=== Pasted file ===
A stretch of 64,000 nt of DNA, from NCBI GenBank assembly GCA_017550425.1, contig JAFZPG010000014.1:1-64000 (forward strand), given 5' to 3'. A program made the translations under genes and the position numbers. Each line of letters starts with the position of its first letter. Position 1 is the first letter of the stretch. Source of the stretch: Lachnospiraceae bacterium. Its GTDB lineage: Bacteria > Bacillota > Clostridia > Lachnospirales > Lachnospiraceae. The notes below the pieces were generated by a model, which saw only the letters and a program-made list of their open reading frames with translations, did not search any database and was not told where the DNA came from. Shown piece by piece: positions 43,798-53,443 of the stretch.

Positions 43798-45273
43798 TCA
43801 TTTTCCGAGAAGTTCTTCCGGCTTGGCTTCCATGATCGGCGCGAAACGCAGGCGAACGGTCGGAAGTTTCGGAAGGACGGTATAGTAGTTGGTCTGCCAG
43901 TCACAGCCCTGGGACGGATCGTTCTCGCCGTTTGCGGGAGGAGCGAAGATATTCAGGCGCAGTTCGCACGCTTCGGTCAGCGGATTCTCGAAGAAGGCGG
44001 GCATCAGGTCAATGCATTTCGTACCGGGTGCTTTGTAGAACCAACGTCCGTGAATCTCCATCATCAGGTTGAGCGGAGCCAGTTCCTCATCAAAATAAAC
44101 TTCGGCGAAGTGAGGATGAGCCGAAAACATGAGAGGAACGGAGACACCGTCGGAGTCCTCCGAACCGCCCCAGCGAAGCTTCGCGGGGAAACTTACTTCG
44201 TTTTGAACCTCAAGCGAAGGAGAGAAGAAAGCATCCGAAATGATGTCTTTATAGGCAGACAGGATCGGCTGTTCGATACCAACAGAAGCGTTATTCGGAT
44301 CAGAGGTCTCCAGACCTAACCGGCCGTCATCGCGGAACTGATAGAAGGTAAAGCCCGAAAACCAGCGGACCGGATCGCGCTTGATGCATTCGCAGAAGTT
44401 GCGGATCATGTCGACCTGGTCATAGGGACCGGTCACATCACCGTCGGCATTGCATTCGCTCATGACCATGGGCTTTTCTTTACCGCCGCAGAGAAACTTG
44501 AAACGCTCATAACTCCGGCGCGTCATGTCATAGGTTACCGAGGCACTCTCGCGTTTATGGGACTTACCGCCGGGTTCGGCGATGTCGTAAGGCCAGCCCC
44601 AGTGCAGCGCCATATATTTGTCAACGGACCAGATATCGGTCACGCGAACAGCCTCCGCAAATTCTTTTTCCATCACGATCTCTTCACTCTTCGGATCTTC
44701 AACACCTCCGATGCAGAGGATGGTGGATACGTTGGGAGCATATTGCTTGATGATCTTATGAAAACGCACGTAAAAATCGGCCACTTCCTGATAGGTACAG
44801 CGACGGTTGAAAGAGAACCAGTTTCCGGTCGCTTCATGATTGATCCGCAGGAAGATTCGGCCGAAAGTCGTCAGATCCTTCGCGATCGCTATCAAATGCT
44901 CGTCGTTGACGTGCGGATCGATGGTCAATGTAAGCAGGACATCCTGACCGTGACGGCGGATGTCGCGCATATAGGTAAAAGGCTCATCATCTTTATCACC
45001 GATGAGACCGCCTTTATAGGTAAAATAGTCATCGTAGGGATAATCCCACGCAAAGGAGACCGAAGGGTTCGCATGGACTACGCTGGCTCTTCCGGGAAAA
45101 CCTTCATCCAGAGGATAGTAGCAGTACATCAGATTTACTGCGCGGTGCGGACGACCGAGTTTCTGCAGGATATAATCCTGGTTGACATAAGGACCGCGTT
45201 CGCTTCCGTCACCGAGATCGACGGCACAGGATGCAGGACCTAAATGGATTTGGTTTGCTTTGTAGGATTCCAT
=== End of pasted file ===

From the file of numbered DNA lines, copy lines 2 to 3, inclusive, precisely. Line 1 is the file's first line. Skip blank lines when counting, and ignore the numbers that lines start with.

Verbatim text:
Positions 43798-45273
43798 TCA